A visit to Casa de Pilatos in Seville, also known as the Palace of the Dukes of Medinaceli, is undoubtedly in the decalogue of things to see in Seville. It´s actually the biggest Sevillian palace, after the Reales Alcazares, with more than ten thousand square metres.
It´s, historically, connected with the Palacio de Dueñas, another beautiful palace in the city. Both properties belonged to the Enriquez de Rivera family, the royal representants in Seville.
In fact, Fadrique Enríquez de Ribera, in addition to being the first Marqués de Tarifa and VI Adelantado Mayor de Andalucía, is also considered the First Great Sevillian Traveler. And it´s that something as common today as tourism, it was not in the sixteenth century. Don Fadrique was one of the first travelers to the Holy Land after the Christian Crusades. He also toured certain places in Italy, where he brought Renaissance contributions.
But well, that’s another story … we continue with the visit to La Casa Pilatos, his residence, where you can appreciate this artistic and historical cultural synthesis.
Visit to Casa de Pilatos in Seville, something you shouldn´t miss
María Fernández. Guía en apie | Experiencias Guiadas
It´s the typical Sevillian house-palace, a space where we can see the convergence of different kinds of artistic style; Mudejar, Gothic, Neoclassical and Renaissance style. Fadrique Enríquez de Ribera and his nephew, Per Afan, were in love with Renaissance style, to the point that they became patrons of art during the XVI century. They were the people who put Renaissance elements. We cannot forget the importance of the Muslim influence in Sevillian art. An example of this is the rich variety of tiles which cover the majority of rooms inside the palace. Particular mention should be of the beautiful marble floor, which cover the old sand floor since the XIX century.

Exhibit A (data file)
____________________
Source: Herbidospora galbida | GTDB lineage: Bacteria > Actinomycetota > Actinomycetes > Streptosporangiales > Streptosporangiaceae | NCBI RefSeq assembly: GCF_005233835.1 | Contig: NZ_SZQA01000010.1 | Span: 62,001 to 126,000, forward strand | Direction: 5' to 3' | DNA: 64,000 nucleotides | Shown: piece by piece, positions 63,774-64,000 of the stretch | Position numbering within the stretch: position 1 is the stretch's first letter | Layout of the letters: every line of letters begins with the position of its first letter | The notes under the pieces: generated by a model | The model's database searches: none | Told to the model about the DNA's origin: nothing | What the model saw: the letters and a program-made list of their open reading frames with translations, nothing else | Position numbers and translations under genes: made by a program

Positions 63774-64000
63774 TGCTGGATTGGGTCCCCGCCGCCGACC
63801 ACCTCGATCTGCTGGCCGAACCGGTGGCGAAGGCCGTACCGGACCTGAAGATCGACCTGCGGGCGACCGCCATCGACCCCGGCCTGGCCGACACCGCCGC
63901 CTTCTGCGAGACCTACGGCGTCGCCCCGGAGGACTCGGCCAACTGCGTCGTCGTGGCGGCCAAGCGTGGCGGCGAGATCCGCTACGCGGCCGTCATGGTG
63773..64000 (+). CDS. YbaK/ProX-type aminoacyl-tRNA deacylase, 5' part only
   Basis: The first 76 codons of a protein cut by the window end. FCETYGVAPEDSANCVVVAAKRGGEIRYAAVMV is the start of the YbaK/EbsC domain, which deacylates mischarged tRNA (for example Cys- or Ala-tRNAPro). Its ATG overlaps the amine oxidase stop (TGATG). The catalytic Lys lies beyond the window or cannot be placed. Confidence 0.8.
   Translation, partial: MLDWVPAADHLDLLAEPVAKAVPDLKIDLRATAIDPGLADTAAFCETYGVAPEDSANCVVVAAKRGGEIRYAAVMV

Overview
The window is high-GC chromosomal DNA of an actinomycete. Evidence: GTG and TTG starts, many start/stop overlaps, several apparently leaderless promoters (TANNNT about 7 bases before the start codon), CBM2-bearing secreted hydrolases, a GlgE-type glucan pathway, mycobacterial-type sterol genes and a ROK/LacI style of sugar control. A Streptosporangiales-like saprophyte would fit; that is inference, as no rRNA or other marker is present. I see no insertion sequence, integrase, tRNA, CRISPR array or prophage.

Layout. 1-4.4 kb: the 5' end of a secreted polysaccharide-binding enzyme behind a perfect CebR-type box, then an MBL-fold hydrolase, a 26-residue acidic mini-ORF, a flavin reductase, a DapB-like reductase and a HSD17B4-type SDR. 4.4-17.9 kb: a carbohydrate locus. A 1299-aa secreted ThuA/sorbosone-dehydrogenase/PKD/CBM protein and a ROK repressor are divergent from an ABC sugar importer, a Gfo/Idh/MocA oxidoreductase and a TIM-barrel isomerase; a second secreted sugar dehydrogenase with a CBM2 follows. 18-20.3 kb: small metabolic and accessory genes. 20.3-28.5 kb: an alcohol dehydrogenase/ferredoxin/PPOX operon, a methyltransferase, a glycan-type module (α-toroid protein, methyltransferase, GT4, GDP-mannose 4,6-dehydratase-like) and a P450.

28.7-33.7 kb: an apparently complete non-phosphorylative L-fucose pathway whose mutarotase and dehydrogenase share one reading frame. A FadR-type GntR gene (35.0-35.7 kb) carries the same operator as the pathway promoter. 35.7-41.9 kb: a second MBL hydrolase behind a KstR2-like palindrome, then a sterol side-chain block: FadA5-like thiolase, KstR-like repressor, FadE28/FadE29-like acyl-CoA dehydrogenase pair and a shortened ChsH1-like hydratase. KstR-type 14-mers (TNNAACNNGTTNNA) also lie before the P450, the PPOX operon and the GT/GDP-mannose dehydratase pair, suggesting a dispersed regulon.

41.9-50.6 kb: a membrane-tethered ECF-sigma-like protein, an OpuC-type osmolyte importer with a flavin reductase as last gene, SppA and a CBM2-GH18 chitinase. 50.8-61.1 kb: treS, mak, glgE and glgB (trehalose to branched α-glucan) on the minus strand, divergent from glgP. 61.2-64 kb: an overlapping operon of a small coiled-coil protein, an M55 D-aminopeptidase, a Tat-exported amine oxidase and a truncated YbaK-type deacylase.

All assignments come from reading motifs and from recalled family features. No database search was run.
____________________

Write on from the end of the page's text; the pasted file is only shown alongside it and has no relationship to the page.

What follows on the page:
The Flagellation Chapel
Now I´m going to focus on a specific part of the compless of the palace. It´s the religious space, and the oldest one in Casa de Pilatos. We are speaking about the Flagellation Chapel, which was built during the XV century. It´s considered one of the best examples of the convergence between Muslim style and Christian style in the city of Seville.
Inside there is one of the few pottery baseboards in the city using the cuerda seca (“dry cord”) technique. This Muslim handmade technique was widely used in the Iberian Peninsula during its dominance. Later, it was learnt by Christians, specially artisans from Granada and Toledo. However, with the passing of time, it was replaced by the cuenca technique, which enabled manufacturing more tiles in less time.
On the main altar there is a Paleochristian art piece, from the IV a. C. It was bought in Rome. It´s a representation of the Good Shepherd, insipired by the iconography of Hermes, a Roman god. He used to carry a lamb for the sacrifice around his shoulders. In the centre of the room there is a column which containes, according to tradition, one piece of the pillar where Christ was scourged. That´s why this chapell is called the Flagellation one
To sum up, with a visit to Casa de Pilatos you´ll get to know the Sevillian nobility´s way of life. Would you like a private tour guide in Seville to show you this place intimately?
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